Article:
During the first group work exercise, participants identified the underlying factors of malnutrition and emphasized the importance of reducing the impact of the AIDS epidemic and improving water safety. Addressing nutrition education and local ingredient sourcing with cooking demonstrations and utilising local media such as community radio was one of the more important suggestions made. The outcomes of the first group work then fed into the second exercise, during which each of the groups constructed an integrated impact pathway to illustrate how each case study would contribute to improving nutrition among target beneficiaries. Special care was taken by the participants to find linkages with gender, youth and climate issues with the nutrition activities they suggested.


Learning and experience sharing on nutrition mainstreaming
In light of IFAD's current mainstreaming approach which promotes horizontal integration of the different cross-cutting themes, a panel discussion was held on issues related to nutrition nexus with climate, environment, gender, women empowerment and youth. Resource persons were drawn from the regional technical experts in gender and climate as well as representatives from an international organization and a local NGO for practical experiences on the integrated approach in project interventions. 

Marie Clarisse Chanoine, the technical specialist in environmental and climate change adaptation in IFAD projects explained the nutrition co-benefits of climate smart initiatives and how investments in climate change adaptation and mitigation at different scales could impact on nutrition. 

Elizabeth Ssendiwala, the IFAD Regional Gender and Youth Coordinator for the East and Southern African Region highlighted the issues on women empowerment, targeting vulnerable groups including the youth for improved nutrition. She also emphasised the importance of intersecting the focus on nutrition with that on gender issues, being sure to include nutritionally at risk groups in a multifaceted approach to project interventions. 

Dr Amegovu Kiri Andrew, the executive director of Andre Foods International (AFI) a local NGO in Uganda shared his experiences on the promotion of good nutrition. 

Gábor Figeczky the Head of Global Policy at IFOAM - Organics International gave his compelling insights on how the use of innovations and networking are accelerating the work on nutrition.
The lessons and experience shared on nutrition mainstreaming was backed up by a storytelling session held by four IFAD project coordinators: Kwibisa Liywalii (E-SAPP, Zambia), Martin Liywalii (S3P, Zambia), Rakotonaivo Hary Lala (FORMAPROD, Madagascar) and Dixon Ngwende (RLEEP, Malawi). Key points were raised, such as the importance of having clear nutrition indicators and objectives, and interfacing with existing government infrastructure, including the Universities and district-level officers. Some of the major challenges faced were also pointed out- balancing commercialisation and household consumption in agribusiness, the difficulty of nutrition retrofitting, and issues with coordination among ministries. According to Dixon Ngwende, nutrition retrofitting in an ongoing project should aim at cost-effective activities, as projects were not initially designed to accommodate nutrition activities in their budget. On a complementary note, Kwibisa Liywalii pointed to the importance of running a food and nutrition survey to inform nutrition initiatives. Rakotonaivo Hary Lala and Martin Liywalii pointed to interventions that could be accommodated within such constraints, such as youth vocational training in agriculture and including small livestock production at household-level. In finalizing this session, IFAD's corporate priority on nutrition was reiterated, and an introduction was given on the available resources to foster nutrition-sensitive interventions in on-going projects.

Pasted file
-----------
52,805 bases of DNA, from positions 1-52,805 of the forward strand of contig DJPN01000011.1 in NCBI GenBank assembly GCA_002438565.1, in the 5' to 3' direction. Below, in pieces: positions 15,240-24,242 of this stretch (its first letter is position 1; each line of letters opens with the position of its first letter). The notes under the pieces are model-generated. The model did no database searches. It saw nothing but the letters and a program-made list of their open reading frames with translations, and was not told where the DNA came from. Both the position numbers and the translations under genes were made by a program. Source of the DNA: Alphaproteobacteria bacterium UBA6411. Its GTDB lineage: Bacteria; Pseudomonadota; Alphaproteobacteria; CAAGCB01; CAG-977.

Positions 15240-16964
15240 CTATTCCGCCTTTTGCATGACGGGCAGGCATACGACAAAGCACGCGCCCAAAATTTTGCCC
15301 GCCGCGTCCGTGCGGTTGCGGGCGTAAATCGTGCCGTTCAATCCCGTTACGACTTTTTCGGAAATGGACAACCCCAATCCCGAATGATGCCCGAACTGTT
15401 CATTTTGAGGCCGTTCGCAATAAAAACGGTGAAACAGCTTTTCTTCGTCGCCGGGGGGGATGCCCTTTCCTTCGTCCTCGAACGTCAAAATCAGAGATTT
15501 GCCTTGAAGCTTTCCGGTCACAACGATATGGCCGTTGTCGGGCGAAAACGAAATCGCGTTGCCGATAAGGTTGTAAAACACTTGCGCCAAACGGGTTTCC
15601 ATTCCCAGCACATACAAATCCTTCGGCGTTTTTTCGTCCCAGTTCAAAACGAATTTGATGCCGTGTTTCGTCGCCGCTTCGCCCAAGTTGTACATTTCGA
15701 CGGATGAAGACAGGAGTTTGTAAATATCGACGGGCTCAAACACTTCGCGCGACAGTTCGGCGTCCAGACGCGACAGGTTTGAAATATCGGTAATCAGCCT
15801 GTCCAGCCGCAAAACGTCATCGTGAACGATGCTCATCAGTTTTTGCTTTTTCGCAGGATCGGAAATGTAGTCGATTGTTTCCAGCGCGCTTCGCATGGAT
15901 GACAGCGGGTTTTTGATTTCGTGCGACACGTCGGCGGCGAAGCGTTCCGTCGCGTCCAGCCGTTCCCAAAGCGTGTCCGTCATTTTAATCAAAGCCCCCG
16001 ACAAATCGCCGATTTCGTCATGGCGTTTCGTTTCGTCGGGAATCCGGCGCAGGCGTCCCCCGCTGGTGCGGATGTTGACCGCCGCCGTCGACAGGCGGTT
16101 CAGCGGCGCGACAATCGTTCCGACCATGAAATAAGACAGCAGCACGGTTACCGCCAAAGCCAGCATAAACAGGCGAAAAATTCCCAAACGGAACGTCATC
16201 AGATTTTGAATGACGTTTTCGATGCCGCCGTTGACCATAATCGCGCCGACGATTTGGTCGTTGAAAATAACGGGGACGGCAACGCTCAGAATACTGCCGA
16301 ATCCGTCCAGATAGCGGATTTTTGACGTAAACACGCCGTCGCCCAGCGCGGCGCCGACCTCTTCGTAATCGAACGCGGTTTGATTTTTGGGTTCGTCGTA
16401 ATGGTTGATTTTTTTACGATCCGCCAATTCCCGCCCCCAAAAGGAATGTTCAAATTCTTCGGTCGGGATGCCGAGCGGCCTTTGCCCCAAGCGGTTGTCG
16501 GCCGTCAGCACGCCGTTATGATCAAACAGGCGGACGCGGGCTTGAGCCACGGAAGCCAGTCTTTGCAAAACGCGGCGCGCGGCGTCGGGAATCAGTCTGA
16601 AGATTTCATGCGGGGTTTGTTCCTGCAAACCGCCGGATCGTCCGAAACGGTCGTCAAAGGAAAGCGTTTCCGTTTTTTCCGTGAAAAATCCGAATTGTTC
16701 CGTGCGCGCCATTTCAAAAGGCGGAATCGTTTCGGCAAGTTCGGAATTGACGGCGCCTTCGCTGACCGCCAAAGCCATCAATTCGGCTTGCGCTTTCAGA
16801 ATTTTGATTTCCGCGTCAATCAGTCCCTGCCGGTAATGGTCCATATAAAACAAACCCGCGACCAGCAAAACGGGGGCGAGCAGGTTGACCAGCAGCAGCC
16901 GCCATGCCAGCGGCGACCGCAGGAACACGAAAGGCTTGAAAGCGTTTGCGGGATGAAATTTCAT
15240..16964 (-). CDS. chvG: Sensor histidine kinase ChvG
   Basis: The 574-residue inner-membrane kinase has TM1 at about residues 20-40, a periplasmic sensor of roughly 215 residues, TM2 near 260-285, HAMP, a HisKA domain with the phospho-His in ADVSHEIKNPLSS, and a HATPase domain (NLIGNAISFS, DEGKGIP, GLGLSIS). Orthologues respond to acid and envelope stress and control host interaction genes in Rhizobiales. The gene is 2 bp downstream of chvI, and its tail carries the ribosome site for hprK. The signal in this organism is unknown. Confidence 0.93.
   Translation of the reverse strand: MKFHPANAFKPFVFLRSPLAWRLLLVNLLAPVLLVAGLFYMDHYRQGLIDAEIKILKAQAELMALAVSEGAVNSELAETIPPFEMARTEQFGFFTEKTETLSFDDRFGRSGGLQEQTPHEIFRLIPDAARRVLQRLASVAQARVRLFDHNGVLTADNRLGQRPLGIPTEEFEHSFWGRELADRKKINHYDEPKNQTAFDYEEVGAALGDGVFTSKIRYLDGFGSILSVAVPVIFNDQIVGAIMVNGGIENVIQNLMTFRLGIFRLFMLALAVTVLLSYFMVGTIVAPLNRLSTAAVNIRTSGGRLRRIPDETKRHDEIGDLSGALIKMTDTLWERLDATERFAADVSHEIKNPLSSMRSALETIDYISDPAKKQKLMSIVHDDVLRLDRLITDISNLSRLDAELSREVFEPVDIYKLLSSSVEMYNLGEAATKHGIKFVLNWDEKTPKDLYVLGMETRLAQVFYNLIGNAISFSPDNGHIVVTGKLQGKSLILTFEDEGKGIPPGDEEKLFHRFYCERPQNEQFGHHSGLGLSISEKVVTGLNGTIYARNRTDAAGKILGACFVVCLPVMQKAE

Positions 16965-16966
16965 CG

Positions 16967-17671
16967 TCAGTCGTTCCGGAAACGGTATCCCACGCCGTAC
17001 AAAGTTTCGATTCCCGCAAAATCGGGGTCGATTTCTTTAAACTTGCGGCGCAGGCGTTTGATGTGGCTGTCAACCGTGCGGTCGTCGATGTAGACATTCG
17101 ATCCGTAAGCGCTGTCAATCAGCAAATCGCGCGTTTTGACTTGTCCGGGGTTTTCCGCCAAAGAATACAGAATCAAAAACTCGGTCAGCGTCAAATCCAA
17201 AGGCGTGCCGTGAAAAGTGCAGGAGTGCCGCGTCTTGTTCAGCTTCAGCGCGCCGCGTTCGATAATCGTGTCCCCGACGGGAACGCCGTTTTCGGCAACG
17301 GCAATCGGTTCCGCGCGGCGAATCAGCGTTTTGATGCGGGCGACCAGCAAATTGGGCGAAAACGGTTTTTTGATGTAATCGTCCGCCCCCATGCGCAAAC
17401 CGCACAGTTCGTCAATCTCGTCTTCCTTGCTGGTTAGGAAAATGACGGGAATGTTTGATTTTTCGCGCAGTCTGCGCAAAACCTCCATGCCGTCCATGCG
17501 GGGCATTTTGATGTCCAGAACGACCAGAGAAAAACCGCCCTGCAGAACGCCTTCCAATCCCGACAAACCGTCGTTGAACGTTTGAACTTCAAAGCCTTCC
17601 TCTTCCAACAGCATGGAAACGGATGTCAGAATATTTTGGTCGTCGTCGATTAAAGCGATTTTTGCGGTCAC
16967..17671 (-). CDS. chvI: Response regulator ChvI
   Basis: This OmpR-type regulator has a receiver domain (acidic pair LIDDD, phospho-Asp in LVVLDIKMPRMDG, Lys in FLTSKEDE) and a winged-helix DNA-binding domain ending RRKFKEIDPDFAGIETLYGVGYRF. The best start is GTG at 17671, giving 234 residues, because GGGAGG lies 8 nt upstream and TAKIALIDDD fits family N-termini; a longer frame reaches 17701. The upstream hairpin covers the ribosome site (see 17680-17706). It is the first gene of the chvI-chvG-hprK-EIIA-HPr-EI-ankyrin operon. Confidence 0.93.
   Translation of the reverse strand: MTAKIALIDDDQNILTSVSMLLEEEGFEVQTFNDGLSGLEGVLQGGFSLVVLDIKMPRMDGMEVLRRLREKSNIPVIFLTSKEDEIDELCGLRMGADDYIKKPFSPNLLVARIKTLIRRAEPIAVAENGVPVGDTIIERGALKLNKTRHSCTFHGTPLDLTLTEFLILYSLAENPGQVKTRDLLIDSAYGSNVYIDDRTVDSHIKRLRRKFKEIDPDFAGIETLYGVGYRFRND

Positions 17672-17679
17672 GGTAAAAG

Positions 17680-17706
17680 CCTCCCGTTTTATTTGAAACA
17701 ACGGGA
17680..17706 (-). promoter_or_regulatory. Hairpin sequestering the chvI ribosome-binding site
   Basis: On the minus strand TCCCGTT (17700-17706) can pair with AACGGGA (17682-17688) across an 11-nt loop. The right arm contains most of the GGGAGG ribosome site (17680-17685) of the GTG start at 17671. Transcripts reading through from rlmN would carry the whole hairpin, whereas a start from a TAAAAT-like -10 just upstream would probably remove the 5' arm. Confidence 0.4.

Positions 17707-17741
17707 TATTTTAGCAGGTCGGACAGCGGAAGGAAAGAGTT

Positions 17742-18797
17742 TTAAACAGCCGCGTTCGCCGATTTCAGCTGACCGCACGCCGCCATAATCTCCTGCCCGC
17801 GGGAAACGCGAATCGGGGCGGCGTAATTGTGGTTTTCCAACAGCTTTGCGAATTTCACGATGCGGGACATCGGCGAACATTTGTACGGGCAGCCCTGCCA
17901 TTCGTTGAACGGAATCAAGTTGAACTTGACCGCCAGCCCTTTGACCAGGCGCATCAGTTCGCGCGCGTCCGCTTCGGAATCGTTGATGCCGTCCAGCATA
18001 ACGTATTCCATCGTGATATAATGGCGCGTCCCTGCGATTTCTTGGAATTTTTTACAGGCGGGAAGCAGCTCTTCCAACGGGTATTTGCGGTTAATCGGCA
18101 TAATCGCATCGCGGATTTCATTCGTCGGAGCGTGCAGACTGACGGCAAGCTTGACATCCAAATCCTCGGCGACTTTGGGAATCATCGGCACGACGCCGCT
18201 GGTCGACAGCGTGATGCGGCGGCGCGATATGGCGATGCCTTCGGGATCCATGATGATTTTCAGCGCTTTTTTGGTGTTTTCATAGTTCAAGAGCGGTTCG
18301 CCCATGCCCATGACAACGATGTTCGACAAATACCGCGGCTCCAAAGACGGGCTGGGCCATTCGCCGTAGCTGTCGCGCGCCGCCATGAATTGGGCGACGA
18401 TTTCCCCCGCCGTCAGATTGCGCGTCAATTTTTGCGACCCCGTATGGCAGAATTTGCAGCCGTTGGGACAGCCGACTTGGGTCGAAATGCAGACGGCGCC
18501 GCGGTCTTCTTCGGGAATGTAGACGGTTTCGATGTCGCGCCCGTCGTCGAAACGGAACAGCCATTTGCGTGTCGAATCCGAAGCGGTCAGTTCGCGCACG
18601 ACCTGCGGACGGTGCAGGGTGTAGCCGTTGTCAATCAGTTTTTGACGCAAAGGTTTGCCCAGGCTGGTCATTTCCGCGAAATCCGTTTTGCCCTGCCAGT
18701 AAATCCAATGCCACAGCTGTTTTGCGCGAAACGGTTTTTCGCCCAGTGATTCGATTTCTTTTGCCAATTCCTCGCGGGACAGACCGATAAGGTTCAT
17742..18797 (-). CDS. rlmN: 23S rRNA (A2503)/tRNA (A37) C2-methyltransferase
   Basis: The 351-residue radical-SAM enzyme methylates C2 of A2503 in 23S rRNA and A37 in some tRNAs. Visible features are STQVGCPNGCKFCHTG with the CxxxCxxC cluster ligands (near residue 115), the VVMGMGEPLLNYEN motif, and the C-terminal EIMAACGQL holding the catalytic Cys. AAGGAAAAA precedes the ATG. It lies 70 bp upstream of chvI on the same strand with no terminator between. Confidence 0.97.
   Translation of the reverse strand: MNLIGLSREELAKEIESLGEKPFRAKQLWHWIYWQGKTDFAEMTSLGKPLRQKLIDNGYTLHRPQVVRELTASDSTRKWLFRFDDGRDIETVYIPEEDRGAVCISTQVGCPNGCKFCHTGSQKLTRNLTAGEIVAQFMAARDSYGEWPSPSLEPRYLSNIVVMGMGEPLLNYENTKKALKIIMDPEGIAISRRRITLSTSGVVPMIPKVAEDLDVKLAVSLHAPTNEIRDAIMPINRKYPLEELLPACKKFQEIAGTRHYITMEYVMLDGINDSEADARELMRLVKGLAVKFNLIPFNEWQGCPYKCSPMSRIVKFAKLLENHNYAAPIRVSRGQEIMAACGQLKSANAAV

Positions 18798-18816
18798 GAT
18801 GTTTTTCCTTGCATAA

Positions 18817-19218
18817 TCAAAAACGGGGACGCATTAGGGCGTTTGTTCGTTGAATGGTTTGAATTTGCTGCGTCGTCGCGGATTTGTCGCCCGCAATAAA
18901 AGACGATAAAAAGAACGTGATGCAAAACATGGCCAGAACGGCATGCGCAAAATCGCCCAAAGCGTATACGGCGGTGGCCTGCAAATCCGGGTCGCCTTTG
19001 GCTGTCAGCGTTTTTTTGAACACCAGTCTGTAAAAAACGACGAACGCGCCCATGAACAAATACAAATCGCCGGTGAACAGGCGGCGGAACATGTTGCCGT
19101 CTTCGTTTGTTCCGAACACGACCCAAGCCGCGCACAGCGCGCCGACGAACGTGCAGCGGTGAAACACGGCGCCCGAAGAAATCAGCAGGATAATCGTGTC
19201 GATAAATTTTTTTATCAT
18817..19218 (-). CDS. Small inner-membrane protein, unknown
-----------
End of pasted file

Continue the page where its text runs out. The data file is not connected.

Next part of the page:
Learning from the field
The workshop participants were given the opportunity to visit four sites in Maun in order to observe or explore nutrition-sensitive initiatives. They were tasked to interact with the local farmers about their activities and to apply the knowledge acquired from the workshop for an integrated approach. The participants reconvened after the field visit to brainstorm and identify key ways in which nutrition was or was not being mainstreamed in the sites, and provide suggestions for a better integrated approach for nutrition linkage with gender and climate issues.

One of the sites showcased the efforts of an independent agribusiness producer, Nonnie Wright, who runs a 120 ha dairy farm employing four women and two men. The participants pointed out the hiring of women, diversification of products and use of hygienic practices following the country's norms and regulations for dairy production as nutrition sensitive factors, but they also identified key issues such as inadequate fodder, lack of access to finance and the poor availability of fresh water. Suggestions were made for these issues, such as rain water harvesting, planting legumes and introducing horticulture, and exploring the possibility of applying for loans from gender empowerment funds to expand the herd and mechanize the farm so as to lower the work time burden and increase productivity. 

Sereldi Farm field visit site in Maun, Botswana – demonstration of resources on site